compressors are given below:

4.1.1. Reciprocating Compressors

To prevent any contact between the chlorine and the lubricating oil, it is essential
that the compressor cylinder is unlubricated, and that the piston rod passes
through a separation chamber between the cylinders and the oil sump. This
chamber must be of sufficient length to prevent any part of the piston rod coming
into contact with both the chlorine and the lubricating oil during its reciprocating
movement. In order to avoid any leakage of chlorine to the atmosphere and to
avoid contact between the piston rod and atmospheric moisture, this chamber
should be purged (gland purge) continuously at a pressure slightly greater than
atmospheric pressure by oil-free dry air or nitrogen (with a dew point of less than
minus 40°C at atmospheric pressure). This purged gas may contain traces of
chlorine and should be vented to an absorption installation.

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4.1.2. Diaphragm Compressors

The diaphragm compressor should have at least two diaphragms and an


intermediate fluid. This intermediate fluid should be a chloro-fluorinated oil which
does not react with chlorine. In addition the space between the two diaphragms
should be equipped with a leak detector to indicate any rupture of a diaphragm,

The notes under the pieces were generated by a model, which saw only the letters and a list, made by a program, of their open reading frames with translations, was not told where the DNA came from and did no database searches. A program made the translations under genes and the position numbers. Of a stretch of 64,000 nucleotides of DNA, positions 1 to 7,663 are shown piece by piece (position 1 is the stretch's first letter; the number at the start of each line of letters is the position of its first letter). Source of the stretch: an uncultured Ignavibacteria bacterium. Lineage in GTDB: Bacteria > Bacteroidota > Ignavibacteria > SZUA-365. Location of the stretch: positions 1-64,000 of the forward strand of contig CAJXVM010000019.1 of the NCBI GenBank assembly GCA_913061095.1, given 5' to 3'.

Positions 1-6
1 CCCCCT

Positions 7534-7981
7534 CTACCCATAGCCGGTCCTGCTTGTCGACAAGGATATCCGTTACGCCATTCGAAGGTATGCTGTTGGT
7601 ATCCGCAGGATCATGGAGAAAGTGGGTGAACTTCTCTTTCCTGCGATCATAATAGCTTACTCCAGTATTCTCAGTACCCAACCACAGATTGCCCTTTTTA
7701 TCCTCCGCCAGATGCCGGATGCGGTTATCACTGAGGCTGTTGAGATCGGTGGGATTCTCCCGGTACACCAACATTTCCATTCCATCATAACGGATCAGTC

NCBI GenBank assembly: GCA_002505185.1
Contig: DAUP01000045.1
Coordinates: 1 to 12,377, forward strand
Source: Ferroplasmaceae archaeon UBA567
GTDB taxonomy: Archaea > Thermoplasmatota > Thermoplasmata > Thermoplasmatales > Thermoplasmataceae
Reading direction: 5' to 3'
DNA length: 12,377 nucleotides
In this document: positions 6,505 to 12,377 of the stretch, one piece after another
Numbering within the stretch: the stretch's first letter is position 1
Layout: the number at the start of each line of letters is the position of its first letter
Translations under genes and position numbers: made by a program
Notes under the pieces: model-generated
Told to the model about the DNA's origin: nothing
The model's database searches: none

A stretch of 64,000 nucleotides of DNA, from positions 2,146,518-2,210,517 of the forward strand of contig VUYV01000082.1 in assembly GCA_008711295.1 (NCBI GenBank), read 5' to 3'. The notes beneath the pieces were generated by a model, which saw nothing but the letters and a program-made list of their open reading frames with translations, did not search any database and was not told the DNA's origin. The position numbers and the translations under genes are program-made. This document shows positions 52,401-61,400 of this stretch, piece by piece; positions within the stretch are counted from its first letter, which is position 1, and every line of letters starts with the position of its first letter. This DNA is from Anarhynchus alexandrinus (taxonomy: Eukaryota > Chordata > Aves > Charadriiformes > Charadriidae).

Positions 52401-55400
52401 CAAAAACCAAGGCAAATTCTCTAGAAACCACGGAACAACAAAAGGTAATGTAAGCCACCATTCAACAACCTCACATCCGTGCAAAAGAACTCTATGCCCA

whether this occurs on the chlorine or the oil side. This detector should be
connected to an alarm which will trip the compressor automatically.

The diaphragms shall be replaced periodically to avoid accidental failure. The life
of the diaphragms is very dependent on any impurities which may be present in
the chlorine and also on the general mechanical state of the compressor. The
replacement frequency must therefore be chosen to suit the circumstances of
each plant and must take into account the possible impact of any change in the
quality of the chlorine. A filter on the chlorine inlet to the compressor may extend
the life of the diaphragms (see 5.1.).

4.2. Maximum Chlorine Transfer Temperature


To avoid chlorine-iron fires, it is recommended that the chlorine temperature at the
outlet of any stage or any internal chlorine contacting surface (e.g. internal valve)